Fiat buys back Ferrari stake from Mubadala
Fiat has paid €122 million (Dh612.8m) to buy back the 5 per cent stake in Ferrari that was sold five years ago to Mubadala Development, the investment company owned by the Abu Dhabi Government.
Confirmation of the transaction, which will take Fiat's stake in the luxury Italian car maker to 90 per cent, came on the day of the Abu Dhabi Grand Prix, marking a dramatic close to the F1 season at the Yas Marina Circuit.
Mubadala bought the 5 per cent stake in Ferrari in 2005 for a reported €114m, which suggests the company made an €8m profit on the transaction. At the time Ferrari was valued at about €2.3 billion.
The original seller was the Italian investment bank Mediobanca, and the deal included a "call option" that allowed Fiat to buy back the stake at a later date.
This option was deferred several times but has now been exercised by Fiat, reportedly at a price of €302.7 per share. The purchase price and the buyback was confirmed in Fiat's third-quarter results.
"I can confirm that Fiat has exercised the call option for the purchase of the Ferrari stake held by Mubadala," said a spokesman for Fiat. "We have no further comment to make."
A spokeswoman for Mubadala also confirmed the deal.
"We can confirm that Fiat exercised a call option to buy back the 5 per cent of Ferrari that we had acquired in 2005," she said.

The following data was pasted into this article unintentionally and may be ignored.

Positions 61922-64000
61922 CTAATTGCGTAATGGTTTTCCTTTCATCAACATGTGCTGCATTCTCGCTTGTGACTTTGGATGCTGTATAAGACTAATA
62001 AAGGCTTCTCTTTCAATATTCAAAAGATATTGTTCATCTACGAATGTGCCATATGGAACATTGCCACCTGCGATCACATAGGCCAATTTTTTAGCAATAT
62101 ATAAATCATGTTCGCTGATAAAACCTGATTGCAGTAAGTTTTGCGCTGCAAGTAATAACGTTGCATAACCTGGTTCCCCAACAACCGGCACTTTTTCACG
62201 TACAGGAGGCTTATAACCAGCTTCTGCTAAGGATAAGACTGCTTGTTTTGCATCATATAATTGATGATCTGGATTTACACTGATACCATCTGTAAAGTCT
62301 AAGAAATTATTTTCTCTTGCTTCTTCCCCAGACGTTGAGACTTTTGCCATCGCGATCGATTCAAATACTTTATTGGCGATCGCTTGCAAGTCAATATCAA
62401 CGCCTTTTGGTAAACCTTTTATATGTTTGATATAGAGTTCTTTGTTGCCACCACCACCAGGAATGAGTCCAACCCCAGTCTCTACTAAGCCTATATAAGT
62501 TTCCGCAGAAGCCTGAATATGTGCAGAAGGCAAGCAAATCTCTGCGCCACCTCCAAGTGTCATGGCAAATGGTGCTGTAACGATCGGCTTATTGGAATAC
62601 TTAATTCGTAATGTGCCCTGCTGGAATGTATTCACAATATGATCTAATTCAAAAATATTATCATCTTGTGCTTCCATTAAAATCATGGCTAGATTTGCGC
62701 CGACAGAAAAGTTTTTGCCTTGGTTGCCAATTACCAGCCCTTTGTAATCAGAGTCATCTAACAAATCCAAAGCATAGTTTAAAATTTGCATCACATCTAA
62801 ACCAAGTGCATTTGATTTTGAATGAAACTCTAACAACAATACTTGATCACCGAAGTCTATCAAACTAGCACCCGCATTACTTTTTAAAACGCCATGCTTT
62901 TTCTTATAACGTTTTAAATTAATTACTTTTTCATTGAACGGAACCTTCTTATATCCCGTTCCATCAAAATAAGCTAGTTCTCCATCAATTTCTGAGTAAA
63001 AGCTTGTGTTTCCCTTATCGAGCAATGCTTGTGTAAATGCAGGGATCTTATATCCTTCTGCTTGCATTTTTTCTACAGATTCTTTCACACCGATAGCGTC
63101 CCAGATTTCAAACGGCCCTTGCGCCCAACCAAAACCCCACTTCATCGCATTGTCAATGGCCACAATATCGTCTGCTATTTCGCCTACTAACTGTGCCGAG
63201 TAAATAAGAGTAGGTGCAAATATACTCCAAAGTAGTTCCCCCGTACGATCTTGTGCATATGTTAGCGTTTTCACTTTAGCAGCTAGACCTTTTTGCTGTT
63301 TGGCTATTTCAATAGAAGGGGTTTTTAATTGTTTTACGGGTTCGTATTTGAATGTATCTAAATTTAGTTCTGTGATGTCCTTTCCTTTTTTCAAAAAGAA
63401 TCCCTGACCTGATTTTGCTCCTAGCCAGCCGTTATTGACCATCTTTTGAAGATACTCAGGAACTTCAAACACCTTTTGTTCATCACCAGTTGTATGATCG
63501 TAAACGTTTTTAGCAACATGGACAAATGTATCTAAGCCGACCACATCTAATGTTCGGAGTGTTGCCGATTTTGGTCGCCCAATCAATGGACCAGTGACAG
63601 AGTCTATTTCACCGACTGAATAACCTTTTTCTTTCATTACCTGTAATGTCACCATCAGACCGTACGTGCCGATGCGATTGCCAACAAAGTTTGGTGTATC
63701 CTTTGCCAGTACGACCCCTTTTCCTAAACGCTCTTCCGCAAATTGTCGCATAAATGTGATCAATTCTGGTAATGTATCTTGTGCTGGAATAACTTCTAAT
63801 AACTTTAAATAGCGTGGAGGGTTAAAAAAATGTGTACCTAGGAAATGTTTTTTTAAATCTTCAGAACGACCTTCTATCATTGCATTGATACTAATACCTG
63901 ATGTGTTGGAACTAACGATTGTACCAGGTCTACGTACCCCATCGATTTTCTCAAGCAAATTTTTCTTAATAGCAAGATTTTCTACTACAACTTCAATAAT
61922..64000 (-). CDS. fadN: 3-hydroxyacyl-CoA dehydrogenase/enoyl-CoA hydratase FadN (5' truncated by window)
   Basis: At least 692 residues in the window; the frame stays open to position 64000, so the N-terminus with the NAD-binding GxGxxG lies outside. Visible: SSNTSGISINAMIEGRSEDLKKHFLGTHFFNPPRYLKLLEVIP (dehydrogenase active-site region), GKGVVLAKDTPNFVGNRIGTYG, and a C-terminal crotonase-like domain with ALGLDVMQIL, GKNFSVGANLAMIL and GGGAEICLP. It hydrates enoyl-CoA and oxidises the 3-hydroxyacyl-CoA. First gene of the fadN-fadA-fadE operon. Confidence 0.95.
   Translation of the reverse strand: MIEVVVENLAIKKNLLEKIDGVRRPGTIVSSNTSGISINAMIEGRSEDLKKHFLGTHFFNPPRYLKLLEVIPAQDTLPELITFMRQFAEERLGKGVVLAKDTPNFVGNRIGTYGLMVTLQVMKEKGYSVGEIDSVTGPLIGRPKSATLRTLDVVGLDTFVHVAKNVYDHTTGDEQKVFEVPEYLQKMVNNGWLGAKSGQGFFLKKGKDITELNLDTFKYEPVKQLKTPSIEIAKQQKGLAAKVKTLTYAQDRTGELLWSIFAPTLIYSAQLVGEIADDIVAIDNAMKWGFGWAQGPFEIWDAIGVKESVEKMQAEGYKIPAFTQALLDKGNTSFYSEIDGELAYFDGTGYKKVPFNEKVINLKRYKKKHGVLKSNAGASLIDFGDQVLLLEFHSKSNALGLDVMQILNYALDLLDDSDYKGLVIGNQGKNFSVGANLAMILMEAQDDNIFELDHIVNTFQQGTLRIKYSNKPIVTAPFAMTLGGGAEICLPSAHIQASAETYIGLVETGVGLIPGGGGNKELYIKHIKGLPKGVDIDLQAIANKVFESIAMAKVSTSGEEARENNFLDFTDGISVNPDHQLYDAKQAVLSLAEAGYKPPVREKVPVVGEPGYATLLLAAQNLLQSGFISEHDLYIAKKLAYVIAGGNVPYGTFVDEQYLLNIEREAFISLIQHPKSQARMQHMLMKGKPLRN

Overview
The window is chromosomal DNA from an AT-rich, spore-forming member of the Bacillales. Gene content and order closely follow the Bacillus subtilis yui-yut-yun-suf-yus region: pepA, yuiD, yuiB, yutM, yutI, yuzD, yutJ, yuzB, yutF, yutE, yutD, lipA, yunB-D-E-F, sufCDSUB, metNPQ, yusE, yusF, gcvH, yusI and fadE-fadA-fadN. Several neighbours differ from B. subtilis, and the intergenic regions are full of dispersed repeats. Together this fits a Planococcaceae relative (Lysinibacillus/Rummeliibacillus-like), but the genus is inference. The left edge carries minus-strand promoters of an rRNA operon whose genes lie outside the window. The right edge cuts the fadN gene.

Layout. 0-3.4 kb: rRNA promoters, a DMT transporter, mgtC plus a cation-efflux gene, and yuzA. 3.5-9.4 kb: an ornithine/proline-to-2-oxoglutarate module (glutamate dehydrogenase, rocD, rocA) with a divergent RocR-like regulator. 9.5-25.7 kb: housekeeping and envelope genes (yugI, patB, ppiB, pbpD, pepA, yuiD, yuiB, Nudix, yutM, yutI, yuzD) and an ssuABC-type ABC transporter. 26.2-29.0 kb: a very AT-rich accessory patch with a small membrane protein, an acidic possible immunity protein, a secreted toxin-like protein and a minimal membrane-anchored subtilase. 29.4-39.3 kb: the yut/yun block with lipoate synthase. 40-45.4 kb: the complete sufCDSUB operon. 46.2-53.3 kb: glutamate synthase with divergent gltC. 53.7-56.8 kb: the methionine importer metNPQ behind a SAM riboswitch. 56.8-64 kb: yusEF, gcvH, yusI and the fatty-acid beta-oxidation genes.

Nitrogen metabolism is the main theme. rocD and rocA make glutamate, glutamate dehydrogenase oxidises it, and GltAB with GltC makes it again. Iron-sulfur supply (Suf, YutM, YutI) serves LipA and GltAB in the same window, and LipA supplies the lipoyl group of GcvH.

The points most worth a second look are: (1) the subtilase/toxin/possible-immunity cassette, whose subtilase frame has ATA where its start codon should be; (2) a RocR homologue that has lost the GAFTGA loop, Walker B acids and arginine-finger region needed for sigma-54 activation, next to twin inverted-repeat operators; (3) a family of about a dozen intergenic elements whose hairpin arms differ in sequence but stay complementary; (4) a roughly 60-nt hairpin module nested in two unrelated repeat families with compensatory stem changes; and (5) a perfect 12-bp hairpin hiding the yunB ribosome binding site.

"The call option, which was set to expire at the end of July, had been extended twice before by mutual consent between Fiat and Mubadala. We are currently in discussions to complete the transaction."
Links between Ferrari and Abu Dhabi go beyond the stake in the luxury car marker.
"We have a strong relationship with Ferrari and are continuously looking for ways to work together," added the spokeswoman.
Luca Cordero di Montezemolo, the chairman of Ferrari, told The New York Times this year that Mubadala "will remain for us a very important industrial partner".
In September, an Italian newspaper reported that Fiat was considering selling a substantial stake in Ferrari, but planned to retain a majority stake. Fiat later denied that it had any immediate plans to sell the firm, a position underlined by the decision to exercise the call option.
Piero Ferrari, the son of Enzo Ferrari, the founder of Ferrari, owns a 10 per cent stake in the company. According to Fiat's results statement, Ferrari's third-quarter net revenues were up by 12.6 per cent to €446m compared with the same period last year. Profit was up by 24 per cent during the same quarter to €76m.
Seth Holmes, the director of consulting at IMG Middle East, the sports marketing agency, said the link with Ferrari "has been excellent business" for both Abu Dhabi and Mubadala.
"They have an inextricable and ongoing link with Ferrari through their team sponsorship … and a permanent partnership and visual bond between the two in Ferrari World Abu Dhabi. All this with one of the world's most recognisable and aspirational brands," said Mr Holmes.
* With reporting from Ben Flanagan